The Washington Center for the Book and The Seattle Public Library have selected the 2022 Washington State Book Awards(WSBA) winners for outstanding books published by Washington authors in 2021.
The finalists were announced in August and the winners of the 56th annual awards program announced Tuesday, September 13.
“This year’s awards highlight Washington authors who write about worlds both near and far,” said Sara Peté, director of the Washington Center for the Book.
Here are winners in the award program’s three books for youth categories:
“Rock by Rock: The Fantastical Garden of Nek Chand” by Burlington writer Jennifer Bradbury and illustrated by Sam Boughton won the award for best picture book.
It’s the story artist Nek Chand (1924—2015), who built a secret sculpture garden out found objects and trash outside Chandigarh in India which became one of India’s most treasured wonders, second only to the Taj Mahal. Ages 4-8.
Books for young readers
Set in 1955 Washington State at the beginning of the Civil Rights movement, Sundee Frazier’s “Mighty Inside” is a historical fiction and the coming of age story of Melvin Robinson, one of two Black boys in his high school class. A Renton-based writer, Frazier deftly tells Melvin’s story as he navigates racism, love and a stutter. Says Publisher’s Weekly, Might Inside is “a well-constructed and movingly told story of a thoughtful Black boy making his place in his family and in 1950s America. Ages 8–12.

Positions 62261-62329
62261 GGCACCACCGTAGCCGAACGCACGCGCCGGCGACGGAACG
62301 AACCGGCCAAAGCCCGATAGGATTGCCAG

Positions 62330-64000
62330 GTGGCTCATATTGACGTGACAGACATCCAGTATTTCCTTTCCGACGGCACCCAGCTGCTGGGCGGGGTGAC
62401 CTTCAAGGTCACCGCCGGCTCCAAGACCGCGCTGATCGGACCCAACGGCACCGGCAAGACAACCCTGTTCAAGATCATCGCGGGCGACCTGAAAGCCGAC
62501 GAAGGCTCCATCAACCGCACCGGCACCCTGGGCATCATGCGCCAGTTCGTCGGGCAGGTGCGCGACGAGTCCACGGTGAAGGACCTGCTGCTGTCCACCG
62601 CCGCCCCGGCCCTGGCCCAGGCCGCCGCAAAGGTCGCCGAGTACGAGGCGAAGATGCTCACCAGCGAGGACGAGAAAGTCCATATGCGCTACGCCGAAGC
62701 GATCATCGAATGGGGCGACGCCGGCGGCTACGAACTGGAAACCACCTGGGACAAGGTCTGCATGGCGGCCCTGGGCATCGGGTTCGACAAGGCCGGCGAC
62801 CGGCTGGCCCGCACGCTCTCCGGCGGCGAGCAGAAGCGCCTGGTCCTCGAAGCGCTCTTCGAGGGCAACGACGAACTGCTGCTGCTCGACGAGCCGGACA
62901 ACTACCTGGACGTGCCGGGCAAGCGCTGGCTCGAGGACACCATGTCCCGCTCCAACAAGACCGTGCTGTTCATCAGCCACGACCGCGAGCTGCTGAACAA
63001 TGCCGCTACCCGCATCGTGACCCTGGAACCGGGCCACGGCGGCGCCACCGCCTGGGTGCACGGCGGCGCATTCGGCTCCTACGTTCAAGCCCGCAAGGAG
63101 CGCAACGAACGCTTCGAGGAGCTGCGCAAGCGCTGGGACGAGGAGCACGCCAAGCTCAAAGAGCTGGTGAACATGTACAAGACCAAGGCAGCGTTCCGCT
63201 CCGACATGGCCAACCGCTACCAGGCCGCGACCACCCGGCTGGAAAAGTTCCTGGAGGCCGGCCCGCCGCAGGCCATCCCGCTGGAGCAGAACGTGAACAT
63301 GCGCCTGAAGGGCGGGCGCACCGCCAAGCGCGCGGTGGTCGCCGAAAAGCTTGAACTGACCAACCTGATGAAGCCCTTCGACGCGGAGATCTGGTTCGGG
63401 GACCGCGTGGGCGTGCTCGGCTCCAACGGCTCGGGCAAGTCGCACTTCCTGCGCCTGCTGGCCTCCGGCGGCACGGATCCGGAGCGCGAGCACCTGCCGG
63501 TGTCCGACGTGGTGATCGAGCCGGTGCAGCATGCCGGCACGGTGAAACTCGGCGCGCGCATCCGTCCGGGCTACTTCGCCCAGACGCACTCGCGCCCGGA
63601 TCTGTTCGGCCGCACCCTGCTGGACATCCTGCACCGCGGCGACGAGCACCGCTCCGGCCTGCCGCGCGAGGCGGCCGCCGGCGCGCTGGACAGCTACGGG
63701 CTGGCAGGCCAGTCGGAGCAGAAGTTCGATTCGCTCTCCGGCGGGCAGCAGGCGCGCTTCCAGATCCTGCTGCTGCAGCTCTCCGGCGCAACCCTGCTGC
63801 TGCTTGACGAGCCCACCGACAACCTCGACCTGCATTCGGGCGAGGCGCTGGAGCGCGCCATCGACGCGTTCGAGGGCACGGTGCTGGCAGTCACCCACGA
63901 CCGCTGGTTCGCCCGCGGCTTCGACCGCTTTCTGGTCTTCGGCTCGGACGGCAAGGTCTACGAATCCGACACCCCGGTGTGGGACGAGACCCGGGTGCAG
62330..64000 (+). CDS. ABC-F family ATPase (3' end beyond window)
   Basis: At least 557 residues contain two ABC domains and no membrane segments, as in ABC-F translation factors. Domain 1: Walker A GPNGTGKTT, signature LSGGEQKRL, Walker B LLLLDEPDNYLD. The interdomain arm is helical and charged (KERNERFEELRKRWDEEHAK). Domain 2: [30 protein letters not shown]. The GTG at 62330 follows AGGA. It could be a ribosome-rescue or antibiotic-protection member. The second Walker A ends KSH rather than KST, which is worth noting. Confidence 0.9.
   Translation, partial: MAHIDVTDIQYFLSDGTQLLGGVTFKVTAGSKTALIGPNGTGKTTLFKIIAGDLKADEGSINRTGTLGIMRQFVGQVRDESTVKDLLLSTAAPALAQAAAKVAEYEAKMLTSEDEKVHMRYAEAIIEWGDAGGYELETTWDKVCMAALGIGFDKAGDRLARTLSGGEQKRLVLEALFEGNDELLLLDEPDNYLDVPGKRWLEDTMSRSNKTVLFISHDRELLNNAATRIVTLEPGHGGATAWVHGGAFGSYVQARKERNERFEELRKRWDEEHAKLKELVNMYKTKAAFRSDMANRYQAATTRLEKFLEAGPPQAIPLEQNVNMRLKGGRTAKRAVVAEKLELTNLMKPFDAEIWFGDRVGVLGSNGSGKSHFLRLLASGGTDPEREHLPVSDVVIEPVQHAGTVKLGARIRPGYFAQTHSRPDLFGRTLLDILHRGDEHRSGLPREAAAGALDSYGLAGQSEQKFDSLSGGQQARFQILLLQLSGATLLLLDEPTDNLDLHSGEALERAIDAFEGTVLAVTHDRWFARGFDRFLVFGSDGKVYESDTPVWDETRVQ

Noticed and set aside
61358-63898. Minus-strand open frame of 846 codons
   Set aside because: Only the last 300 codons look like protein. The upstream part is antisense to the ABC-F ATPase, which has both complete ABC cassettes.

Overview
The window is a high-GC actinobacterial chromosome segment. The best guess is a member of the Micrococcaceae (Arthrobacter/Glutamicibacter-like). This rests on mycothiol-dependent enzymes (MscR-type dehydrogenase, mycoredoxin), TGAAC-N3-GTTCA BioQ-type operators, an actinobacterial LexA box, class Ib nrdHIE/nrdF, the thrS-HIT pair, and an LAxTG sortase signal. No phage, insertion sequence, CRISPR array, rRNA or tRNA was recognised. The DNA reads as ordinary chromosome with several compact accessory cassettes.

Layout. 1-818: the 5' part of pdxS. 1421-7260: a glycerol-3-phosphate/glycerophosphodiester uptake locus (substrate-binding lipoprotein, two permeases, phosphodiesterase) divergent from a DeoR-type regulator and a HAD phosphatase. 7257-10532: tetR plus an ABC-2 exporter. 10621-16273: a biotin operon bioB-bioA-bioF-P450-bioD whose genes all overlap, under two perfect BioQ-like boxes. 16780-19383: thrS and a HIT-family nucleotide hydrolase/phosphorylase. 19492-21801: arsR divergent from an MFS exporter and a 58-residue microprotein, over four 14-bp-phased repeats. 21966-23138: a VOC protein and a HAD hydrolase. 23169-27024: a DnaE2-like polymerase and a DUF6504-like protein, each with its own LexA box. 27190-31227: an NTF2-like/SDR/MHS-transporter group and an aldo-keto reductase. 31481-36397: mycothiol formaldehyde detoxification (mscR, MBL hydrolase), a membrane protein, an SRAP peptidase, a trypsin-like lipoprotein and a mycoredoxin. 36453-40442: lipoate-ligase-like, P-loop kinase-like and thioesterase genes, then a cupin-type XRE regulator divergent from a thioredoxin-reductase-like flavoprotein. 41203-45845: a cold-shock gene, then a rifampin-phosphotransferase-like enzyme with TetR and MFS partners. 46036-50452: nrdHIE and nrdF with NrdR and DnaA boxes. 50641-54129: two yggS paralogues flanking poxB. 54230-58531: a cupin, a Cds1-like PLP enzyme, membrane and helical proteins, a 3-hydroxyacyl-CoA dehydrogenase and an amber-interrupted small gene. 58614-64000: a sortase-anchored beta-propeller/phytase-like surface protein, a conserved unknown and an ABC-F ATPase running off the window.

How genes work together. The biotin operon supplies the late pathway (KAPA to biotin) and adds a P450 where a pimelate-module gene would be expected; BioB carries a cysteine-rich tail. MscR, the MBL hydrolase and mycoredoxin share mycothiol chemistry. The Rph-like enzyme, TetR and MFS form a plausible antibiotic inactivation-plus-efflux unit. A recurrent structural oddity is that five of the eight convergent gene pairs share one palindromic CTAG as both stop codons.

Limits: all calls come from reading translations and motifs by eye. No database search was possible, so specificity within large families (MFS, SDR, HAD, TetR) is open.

Books for Young Adult Readers
Margaret Owen’s “Little Thieves” took the prize in the young adult readers category. Owen is based in Seattle. Of this colorful tale of the mythical adopted goddaughter of Death and Fortune, Kirkus reviews writes: “Part heist, part heart-wrenching coming-of-age novel, this is a new take on ‘The Goose Girl.’ Owen delivers a cynical, sarcastic, devious, damaged, and self-aware antihero, a climactic crime caper, and a twisty legal-political thriller. A lush and lively adventure replete with romance, revenge, and robbery. Ages 14-18.
According to the Seattle Public Library, each of these awards was given based on the strength of the book’s literary merit, lasting importance and overall quality.
A complete list of book award finalists can be found at this Shelf Talk blog post.
More at Seattle’s Child: